In 1829 Eliza Shaw exchanged her world of English drawing-rooms and embroidery for the brushwood huts and backbreaking labour of a pioneer settlement in Western Australia. She left Leicestershire with her husband Will, six children, two servants, some livestock and tools. They were never to see England again . . .
After long months at sea, then a disastrous arrival at the infant settlement of Fremantle when two of their sons were drowned, the family finally settled on the upper Swan River about 90 miles from Perth. The heat and sand, the hardships and calamities, the brilliant flowers and birds, the strangeness of the Aborigines, and the courage and comradeship of the small band of settlers are all recorded here through the eyes of a remarkable woman.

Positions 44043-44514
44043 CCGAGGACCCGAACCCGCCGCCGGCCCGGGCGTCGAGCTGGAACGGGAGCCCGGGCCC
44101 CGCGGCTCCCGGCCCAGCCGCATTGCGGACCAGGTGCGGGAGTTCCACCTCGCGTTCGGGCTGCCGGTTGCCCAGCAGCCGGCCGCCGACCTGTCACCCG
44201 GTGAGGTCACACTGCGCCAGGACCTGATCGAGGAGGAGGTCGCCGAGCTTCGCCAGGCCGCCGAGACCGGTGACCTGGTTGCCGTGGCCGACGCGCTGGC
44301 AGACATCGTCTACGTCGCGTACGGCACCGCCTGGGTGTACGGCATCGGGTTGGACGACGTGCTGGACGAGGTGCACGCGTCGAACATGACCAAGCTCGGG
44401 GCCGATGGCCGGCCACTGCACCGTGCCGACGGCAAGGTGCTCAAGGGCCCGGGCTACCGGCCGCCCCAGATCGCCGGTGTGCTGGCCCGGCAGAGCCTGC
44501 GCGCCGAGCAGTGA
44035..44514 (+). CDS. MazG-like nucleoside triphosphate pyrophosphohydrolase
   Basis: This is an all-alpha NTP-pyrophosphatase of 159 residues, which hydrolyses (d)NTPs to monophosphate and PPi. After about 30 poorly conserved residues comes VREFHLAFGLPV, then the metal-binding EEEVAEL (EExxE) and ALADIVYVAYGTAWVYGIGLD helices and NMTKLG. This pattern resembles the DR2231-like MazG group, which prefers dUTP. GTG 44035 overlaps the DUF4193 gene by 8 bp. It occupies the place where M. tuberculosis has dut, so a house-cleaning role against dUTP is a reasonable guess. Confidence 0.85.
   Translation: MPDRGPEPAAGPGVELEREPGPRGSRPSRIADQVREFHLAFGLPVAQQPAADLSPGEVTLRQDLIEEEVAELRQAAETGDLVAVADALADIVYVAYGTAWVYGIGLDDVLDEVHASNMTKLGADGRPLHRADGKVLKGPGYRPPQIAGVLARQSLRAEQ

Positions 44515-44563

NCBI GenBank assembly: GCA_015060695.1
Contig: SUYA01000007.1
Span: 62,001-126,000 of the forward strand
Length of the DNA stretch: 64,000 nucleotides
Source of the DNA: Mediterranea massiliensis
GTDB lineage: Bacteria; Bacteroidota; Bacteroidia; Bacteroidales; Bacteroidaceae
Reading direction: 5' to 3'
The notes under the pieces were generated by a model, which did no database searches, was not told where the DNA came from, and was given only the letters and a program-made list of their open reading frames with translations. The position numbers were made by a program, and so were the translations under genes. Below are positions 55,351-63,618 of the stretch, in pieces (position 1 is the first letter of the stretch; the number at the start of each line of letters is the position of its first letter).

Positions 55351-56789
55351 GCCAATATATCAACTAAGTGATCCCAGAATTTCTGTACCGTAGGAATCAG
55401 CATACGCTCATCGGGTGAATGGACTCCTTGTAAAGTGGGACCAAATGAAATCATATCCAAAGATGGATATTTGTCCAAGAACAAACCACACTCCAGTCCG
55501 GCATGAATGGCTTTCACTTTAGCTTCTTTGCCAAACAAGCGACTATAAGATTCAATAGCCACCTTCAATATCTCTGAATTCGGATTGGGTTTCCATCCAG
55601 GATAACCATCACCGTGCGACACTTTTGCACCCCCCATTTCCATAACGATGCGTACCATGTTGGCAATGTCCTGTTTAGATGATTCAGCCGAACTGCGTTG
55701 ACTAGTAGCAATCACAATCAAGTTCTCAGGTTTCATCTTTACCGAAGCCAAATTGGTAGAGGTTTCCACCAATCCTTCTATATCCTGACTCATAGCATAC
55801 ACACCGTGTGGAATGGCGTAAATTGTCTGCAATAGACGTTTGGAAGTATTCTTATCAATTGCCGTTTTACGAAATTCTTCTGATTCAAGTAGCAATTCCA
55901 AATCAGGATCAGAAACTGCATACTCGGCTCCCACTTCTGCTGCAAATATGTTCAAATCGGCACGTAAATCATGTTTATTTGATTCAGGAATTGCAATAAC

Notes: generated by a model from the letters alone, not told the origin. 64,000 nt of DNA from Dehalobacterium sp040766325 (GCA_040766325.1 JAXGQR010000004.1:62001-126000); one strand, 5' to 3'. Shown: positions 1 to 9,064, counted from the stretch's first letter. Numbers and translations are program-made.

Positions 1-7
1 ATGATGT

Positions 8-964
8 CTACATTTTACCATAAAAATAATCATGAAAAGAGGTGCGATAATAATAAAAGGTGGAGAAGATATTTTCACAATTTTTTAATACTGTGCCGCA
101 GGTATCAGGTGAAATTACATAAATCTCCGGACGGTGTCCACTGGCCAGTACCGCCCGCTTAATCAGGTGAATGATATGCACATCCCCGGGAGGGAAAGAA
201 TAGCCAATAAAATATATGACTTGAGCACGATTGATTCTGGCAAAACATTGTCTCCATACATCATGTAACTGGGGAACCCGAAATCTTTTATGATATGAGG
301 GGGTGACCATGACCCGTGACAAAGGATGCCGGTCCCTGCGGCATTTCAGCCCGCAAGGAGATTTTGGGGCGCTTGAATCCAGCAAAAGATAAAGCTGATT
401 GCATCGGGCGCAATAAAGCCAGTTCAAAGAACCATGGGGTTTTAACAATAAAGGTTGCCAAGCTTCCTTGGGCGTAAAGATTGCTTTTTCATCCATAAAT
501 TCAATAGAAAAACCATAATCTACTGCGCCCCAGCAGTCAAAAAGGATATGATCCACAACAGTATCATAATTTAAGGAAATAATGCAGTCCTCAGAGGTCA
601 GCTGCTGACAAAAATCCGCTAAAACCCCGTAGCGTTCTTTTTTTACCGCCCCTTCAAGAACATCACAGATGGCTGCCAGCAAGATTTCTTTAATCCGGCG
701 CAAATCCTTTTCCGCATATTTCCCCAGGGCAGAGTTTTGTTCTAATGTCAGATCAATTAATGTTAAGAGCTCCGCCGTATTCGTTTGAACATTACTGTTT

Eliza Shaw died in 1877, so her story encompasses almost the entire first half-century of the settlement of Perth and its surrounds. She left an invaluable legacy of letters and journals.